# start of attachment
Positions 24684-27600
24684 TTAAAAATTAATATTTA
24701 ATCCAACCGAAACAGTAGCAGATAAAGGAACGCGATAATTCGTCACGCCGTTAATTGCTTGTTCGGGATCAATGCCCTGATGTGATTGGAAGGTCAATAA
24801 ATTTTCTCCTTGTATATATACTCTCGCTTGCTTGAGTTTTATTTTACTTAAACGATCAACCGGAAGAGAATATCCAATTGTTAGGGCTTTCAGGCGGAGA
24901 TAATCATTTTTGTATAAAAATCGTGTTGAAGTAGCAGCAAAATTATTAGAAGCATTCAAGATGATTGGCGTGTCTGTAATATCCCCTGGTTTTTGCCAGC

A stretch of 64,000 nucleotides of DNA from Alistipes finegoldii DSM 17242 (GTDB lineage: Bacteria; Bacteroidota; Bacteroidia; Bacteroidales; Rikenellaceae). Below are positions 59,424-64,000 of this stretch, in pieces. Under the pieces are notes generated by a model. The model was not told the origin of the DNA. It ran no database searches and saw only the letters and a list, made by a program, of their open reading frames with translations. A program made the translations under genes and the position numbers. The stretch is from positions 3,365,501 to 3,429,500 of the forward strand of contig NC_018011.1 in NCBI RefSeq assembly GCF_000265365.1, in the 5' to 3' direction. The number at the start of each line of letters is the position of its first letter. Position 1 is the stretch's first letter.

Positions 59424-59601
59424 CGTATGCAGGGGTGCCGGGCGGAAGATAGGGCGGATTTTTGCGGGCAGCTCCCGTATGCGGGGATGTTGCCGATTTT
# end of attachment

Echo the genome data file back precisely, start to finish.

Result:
Positions 24684-27600
24684 TTAAAAATTAATATTTA
24701 ATCCAACCGAAACAGTAGCAGATAAAGGAACGCGATAATTCGTCACGCCGTTAATTGCTTGTTCGGGATCAATGCCCTGATGTGATTGGAAGGTCAATAA
24801 ATTTTCTCCTTGTATATATACTCTCGCTTGCTTGAGTTTTATTTTACTTAAACGATCAACCGGAAGAGAATATCCAATTGTTAGGGCTTTCAGGCGGAGA
24901 TAATCATTTTTGTATAAAAATCGTGTTGAAGTAGCAGCAAAATTATTAGAAGCATTCAAGATGATTGGCGTGTCTGTAATATCCCCTGGTTTTTGCCAGC

A stretch of 64,000 nucleotides of DNA from Alistipes finegoldii DSM 17242 (GTDB lineage: Bacteria; Bacteroidota; Bacteroidia; Bacteroidales; Rikenellaceae). Below are positions 59,424-64,000 of this stretch, in pieces. Under the pieces are notes generated by a model. The model was not told the origin of the DNA. It ran no database searches and saw only the letters and a list, made by a program, of their open reading frames with translations. A program made the translations under genes and the position numbers. The stretch is from positions 3,365,501 to 3,429,500 of the forward strand of contig NC_018011.1 in NCBI RefSeq assembly GCF_000265365.1, in the 5' to 3' direction. The number at the start of each line of letters is the position of its first letter. Position 1 is the stretch's first letter.

Positions 59424-59601
59424 CGTATGCAGGGGTGCCGGGCGGAAGATAGGGCGGATTTTTGCGGGCAGCTCCCGTATGCGGGGATGTTGCCGATTTT